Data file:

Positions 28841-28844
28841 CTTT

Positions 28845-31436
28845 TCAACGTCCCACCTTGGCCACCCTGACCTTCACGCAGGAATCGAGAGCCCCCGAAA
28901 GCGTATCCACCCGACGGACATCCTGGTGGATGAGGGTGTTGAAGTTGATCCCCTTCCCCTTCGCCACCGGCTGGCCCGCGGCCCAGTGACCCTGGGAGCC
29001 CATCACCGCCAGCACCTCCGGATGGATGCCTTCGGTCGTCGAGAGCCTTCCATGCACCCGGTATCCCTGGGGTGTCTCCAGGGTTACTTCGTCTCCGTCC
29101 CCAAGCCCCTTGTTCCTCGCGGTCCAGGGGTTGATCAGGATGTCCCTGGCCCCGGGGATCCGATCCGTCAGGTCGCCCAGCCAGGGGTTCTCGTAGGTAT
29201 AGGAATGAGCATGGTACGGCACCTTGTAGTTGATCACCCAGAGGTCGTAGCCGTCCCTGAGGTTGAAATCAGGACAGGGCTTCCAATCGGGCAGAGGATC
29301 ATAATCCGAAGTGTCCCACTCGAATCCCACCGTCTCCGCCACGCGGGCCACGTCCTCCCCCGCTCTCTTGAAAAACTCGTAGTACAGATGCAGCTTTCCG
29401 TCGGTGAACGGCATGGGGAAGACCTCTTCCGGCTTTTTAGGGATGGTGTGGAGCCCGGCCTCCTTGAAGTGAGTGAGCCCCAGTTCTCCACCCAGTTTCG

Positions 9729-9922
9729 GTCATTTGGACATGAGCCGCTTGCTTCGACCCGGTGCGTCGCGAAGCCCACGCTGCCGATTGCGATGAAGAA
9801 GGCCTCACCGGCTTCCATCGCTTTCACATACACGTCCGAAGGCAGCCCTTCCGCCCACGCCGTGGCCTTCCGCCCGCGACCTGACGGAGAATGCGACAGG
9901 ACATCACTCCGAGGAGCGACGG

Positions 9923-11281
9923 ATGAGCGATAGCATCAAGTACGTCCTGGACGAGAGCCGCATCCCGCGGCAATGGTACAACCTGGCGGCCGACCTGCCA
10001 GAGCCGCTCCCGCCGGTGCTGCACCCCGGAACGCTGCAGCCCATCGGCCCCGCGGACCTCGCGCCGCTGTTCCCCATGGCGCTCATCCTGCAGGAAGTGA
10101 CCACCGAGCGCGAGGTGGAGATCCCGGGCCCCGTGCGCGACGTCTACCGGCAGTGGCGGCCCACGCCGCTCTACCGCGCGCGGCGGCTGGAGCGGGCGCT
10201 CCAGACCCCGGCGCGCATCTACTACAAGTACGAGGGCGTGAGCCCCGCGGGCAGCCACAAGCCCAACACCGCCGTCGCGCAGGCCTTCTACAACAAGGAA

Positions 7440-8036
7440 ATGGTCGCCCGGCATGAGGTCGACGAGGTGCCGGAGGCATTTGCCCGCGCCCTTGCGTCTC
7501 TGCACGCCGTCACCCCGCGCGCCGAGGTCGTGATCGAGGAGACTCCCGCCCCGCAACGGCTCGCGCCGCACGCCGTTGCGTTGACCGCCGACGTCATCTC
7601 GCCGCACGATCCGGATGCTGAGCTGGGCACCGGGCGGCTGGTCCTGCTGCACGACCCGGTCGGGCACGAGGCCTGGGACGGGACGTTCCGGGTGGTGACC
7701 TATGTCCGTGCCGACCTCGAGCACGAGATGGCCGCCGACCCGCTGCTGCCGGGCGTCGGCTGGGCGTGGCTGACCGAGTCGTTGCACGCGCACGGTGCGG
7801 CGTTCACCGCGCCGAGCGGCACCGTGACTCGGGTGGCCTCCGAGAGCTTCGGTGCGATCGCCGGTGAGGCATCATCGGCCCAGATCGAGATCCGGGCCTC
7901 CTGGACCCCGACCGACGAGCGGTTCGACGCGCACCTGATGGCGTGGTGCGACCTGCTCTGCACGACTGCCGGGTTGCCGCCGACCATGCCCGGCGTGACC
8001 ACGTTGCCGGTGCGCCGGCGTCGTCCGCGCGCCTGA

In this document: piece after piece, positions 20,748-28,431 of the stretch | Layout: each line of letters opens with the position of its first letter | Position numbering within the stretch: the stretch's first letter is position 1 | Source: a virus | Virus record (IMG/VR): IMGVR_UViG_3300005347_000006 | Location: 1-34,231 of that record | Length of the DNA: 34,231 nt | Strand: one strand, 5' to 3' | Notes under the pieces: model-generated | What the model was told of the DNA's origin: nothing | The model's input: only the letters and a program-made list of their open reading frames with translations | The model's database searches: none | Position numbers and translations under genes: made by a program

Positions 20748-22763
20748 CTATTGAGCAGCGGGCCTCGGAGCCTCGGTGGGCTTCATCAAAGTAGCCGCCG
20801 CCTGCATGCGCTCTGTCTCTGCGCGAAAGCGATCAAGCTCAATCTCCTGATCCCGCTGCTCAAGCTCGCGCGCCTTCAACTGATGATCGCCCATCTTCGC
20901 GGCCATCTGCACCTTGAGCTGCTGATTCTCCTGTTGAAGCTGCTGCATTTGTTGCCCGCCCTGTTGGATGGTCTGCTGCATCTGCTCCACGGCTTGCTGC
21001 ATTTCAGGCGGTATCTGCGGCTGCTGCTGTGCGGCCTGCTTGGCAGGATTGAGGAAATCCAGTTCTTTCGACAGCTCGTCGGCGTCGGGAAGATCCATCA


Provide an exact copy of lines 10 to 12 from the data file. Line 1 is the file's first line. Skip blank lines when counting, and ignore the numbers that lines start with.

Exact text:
29401 TCGGTGAACGGCATGGGGAAGACCTCTTCCGGCTTTTTAGGGATGGTGTGGAGCCCGGCCTCCTTGAAGTGAGTGAGCCCCAGTTCTCCACCCAGTTTCG

Positions 9729-9922
9729 GTCATTTGGACATGAGCCGCTTGCTTCGACCCGGTGCGTCGCGAAGCCCACGCTGCCGATTGCGATGAAGAA